"It must be noted that his estimation of the prevalence is based on the false assumption that performers are never re‐infected nor re‐tested within any one year," Dr. Mayer states, regarding the figures provided in Slide 17 of Dr. Kim-Farley's Powerpoint presentation. "He could have estimated the rates of re‐infection and re‐testing and adjusted for both although it would lead to a less startling, albeit more accurate, result.  The oversight is particularly bothersome and misleading because the AFI performers are re‐tested as many as 12 times a year or more. It would be rare indeed for [a] randomly chosen member of the public to be tested so often."

In other words, Dr. Mayer says that Dr. Kim-Farley's statistics apparently don't take into account the fact that an infected performer may have been retested once or even twice before the infection has cleared his/her system, thus jacking up the statistics for that disease, and also that the vast majority of performers are tested on a monthly basis, whereas the overwhelming majority of Los Angeles residents aren't even tested once per year—in fact, many have never been tested—so that comparing the infection rates of those two populations is statistically invalid.
Or, to put it in layman's terms:

Porn performers are required to be tested once a month, and many others test even more than that, as a requirement of future employment, and because many who happen to get infected are retested to insure the STI is cleared before they resume shooting, that will artificially inflate the rates of infection for performers.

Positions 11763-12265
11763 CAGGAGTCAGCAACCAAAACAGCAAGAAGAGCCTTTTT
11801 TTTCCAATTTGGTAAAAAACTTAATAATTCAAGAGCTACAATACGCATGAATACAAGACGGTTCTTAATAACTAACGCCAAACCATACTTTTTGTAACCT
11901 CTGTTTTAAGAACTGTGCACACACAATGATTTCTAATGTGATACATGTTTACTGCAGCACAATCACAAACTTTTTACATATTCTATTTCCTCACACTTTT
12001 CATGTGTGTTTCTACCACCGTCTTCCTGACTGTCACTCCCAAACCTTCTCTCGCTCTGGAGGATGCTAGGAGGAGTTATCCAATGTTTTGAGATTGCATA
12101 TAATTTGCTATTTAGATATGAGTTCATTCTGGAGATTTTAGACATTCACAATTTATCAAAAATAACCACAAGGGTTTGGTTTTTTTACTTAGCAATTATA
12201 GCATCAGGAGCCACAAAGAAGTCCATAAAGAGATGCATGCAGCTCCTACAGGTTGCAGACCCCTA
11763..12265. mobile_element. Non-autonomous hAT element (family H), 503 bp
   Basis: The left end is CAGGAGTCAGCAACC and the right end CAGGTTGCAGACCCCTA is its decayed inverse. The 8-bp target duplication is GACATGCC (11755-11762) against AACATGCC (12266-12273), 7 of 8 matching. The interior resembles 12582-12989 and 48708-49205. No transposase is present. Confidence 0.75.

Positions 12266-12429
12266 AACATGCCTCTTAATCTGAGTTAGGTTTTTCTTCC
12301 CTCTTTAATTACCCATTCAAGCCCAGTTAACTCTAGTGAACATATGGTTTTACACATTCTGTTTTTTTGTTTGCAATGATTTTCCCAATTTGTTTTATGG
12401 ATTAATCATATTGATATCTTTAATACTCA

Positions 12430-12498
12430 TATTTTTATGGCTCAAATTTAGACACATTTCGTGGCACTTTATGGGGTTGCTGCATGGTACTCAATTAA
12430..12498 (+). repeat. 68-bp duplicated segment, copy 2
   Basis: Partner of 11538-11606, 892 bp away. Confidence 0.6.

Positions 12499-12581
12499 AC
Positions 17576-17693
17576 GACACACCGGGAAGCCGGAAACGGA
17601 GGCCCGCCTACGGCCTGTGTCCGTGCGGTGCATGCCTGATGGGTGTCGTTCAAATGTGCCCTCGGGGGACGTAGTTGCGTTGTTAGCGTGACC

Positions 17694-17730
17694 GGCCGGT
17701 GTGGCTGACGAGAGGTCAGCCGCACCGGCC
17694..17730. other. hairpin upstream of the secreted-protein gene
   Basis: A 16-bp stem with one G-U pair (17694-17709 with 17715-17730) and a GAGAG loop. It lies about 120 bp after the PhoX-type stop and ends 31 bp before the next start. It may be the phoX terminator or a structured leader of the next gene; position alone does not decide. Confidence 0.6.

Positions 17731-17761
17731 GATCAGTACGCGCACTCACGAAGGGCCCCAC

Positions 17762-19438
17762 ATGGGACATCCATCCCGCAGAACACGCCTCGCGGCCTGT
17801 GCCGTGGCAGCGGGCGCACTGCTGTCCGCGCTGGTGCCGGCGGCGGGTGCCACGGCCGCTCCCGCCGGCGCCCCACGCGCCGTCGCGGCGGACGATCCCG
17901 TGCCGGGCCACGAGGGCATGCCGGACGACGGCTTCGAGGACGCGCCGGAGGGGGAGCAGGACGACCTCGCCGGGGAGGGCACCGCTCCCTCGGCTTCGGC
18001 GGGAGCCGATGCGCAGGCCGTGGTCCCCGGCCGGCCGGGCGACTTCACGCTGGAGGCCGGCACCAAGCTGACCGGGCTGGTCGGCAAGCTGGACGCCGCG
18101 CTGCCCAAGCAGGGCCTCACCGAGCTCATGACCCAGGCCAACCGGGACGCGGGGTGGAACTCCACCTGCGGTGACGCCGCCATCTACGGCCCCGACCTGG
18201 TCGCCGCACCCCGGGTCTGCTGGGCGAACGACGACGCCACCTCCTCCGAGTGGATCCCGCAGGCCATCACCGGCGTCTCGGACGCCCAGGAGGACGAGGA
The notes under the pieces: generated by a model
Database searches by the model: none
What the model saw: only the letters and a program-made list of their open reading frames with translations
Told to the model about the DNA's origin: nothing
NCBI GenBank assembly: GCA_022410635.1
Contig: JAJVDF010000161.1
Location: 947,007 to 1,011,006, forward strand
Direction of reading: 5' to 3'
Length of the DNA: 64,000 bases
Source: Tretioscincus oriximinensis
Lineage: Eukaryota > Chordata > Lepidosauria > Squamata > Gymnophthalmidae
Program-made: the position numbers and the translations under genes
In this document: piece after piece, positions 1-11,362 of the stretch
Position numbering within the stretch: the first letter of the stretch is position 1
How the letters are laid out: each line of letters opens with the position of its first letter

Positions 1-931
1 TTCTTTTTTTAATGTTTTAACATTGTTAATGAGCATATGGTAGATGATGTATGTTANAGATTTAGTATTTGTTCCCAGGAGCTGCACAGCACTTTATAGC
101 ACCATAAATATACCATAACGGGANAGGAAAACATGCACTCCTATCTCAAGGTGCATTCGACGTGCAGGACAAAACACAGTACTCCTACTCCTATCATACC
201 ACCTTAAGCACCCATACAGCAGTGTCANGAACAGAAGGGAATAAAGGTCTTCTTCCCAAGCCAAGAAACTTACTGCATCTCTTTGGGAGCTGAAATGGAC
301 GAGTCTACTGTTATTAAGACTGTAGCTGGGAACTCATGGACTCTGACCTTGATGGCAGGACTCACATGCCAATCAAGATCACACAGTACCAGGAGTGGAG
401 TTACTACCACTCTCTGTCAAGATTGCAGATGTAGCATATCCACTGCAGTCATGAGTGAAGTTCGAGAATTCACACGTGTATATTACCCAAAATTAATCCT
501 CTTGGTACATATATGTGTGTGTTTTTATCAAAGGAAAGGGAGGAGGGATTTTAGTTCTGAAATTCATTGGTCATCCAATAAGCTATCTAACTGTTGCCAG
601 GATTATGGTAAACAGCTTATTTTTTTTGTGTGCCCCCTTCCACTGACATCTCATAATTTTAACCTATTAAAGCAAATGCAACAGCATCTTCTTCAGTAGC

For the general public, though, testing is mostly voluntary, based on fear of infection, and most people who ultimately get infected don't even get tested at all, thusly undercounting the rates in the general population.

Whether that's a flaw in the methodology or a deliberate cooking of the books is something I will leave to you to decide.

Regarding the rates of particular STI;s such as chlamydia and gonnorhea amongst porn performers, Kernes reads Mayer's study thusly:


Dr. Mayer deals with the issue of the prevalence of STD infections in the AFI [adult film industry] population later in the report, noting that the CDC recommends calculating chlamydia positivity by "dividing the number of women testing positive for chlamydia (numerator) by the total number of women tested for chlamydia (denominator includes those with valid test results only and excludes unsatisfactory and indeterminate tests) and is expressed as a percentage. The denominator may contain multiple tests from the same individual if that person was tested more than once during the period for which screening data are reported. The numerator may also contain multiple positive test results from the same individual if that person tested positive more than once during the period for which screening data are reported." [Emphasis in original]